A touch of gold
‘Don’t do as I do, do as I say’ was something I was told by my parents, usually loudly, with persistent regularity in my childhood. I have fought against it in my life but, although I know that variegated plants should be used with discretion in the garden and always as accents among ‘plainer’ plants, here I am lumping lots together. I suppose I may have an excuse since, in my days restoring E A Bowles’ garden I had to recreate an area that he dubbed ‘Tom Tiddler’s ground where he accumulated all his white and yellow-variegated and gilded plants – not the way to do it but the way he wanted.
My ‘lemon meringue’ garden is embracing some new perennials this year, bought in autumn and potted in preparation, replacing the annuals that were grown last year. This is all part of the evolution of a garden.
The most exciting (for me at least) is Solidago ‘Hiddigeigei’. I know nothing about it apart from the fact that it is probably a hybrid goldenrod and the only reference I can find to the word Hiddigeigei is that it is a cat in the poem Der Trompeter von Sackingen. He is black with green eyes and I can’t for the life of me imagine that the plant is named after him! Perhaps someone can enlighten me. I would like to know more about the plant too.
Anyway, it should reach about 60cm high and have the usual goldenrod flowers in late summer. The leaves should remain yellow until July when they may become green – we will see. The plant, at present, is an incredible clump of narrow, bright yellow leaves, more intense than any flower. I suspect that I may learn that it needs some shade, in common with many yellow-leaved plants, but I will make sure it does not dry out and hope it does not scorch. If it stays as good as it is now I will be highly delightedd.
This is hemerocallis ‘Golden Zebra’ which is also planted here because of the brightly variegated leaves. It is a smaller-growing day lily and unlike the other variegated hemerocallis I grow, is neat and forms tight clumps and does not revert badly. I may regret planting it here only because the flowers are orange and a bit brassy for my desired colour scheme here but then rules are meant to be broken and the leaves will be present far longer than the flowers.
My mother only mentioned that golden foliage looks sickly, and I never forgot it. I am none too keen on bronze foliage either, even if the Schwedler Norway maple is one of my favorites. I do happen to like white or silver variegation, particularly in the shade of the redwoods.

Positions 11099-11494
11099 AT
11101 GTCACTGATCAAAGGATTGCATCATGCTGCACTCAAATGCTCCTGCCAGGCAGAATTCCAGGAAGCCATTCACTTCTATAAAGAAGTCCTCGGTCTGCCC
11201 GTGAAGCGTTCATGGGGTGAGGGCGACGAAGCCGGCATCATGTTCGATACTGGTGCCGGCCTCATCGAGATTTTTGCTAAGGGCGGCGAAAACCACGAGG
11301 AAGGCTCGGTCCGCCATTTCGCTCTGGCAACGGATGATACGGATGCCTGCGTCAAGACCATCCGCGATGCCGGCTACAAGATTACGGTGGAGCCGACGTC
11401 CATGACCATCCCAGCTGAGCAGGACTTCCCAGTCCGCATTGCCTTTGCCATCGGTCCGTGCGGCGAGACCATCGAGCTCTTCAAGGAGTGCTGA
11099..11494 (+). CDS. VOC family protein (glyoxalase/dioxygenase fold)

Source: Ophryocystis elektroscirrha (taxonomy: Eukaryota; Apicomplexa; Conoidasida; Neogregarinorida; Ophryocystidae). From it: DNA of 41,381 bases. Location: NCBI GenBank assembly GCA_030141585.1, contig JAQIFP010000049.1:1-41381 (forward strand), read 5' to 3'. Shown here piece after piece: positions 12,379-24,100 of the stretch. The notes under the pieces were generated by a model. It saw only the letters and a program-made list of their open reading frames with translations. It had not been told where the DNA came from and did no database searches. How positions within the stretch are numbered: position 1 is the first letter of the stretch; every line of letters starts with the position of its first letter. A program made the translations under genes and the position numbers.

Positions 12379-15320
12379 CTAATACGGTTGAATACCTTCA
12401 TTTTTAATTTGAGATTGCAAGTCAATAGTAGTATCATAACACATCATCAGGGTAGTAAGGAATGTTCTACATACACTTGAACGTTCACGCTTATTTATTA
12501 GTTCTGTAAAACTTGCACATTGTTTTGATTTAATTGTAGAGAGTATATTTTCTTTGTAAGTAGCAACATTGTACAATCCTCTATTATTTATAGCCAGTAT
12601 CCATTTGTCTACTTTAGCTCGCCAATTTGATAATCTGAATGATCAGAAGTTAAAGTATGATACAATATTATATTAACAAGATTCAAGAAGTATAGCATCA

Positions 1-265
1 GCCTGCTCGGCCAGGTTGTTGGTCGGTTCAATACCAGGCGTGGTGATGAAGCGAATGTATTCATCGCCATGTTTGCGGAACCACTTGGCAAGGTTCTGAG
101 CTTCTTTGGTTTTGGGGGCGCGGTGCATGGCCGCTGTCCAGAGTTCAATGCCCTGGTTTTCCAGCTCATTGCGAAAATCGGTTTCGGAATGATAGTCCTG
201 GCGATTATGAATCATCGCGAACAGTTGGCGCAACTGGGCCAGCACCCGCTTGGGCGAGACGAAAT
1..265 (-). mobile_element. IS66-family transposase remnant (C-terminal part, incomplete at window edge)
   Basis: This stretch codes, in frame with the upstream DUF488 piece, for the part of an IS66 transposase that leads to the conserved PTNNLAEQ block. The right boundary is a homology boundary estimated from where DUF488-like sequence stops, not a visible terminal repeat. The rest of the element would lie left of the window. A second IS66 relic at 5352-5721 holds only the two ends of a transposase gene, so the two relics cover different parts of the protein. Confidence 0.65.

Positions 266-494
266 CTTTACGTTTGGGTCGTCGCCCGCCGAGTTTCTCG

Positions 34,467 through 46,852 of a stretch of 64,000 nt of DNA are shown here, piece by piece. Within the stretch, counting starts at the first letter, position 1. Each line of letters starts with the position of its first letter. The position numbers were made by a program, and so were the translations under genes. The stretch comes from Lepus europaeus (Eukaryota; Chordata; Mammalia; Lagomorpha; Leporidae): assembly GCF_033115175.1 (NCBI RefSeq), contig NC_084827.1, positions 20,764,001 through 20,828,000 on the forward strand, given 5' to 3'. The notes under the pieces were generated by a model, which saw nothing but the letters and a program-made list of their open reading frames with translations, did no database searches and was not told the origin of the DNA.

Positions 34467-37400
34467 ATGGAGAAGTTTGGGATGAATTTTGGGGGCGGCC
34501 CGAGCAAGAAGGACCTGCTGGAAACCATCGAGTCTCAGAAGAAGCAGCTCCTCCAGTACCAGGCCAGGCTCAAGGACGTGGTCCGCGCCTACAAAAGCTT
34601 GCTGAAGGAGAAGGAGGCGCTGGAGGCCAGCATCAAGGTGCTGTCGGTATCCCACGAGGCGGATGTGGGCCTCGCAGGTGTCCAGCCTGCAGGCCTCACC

In downtown Santa Cruz, there are two businesses in identical halves of the same building. One is landscaped with golden foliage, and the other is landscaped with the exact same species, but cultivars with rich bronze foliage. It is weirdly symmetrical, so that the golden New Zealand flax on one side is about as big as the bronze New Zealand flax on the other. The golden smoke tree matches its bronze counterpart, and so on. It is weird bur rad!
That is a really interesting idea – must be really fun to see. And yes, white-variegated leaves do brighten up shady spots. I am not as fussy with variegated plants as I should be but the ‘stamp collector’ side of my nature is attracted to anything unusual even if it is not always an improvement on the usual.
Yes, that landscape is the sort that really makes one stop and look. They happen to be nicely lush (but not overgrown) landscapes too, right downtown! It is funny to me that I am not so keen on golden or bronze foliage, and I am not so keen on some of the species within the landscape, but I so like the effect of the composition.
A bit like a recipe – I wouldnt care to eat 100g of flour, or butter or sugar – but give me a cake anyday!
Yes, but it might be amusing to someone else eat all that sugar! Some weird landscapes are fun to see, even if we would not do such things in our own gardens.
We grow Hemerocallis ‘Golden Zebra’ here and I value its foliage in shade where it shines out. The flower is disappointing as the yellow is lost against the leaf.
Flowers on variegated plants are such a conundrum! Would bright red flowers be better? I think not – and pink would be hideous. I think that flowers that ‘hide’ are often better on plants with boldly variegated leaves.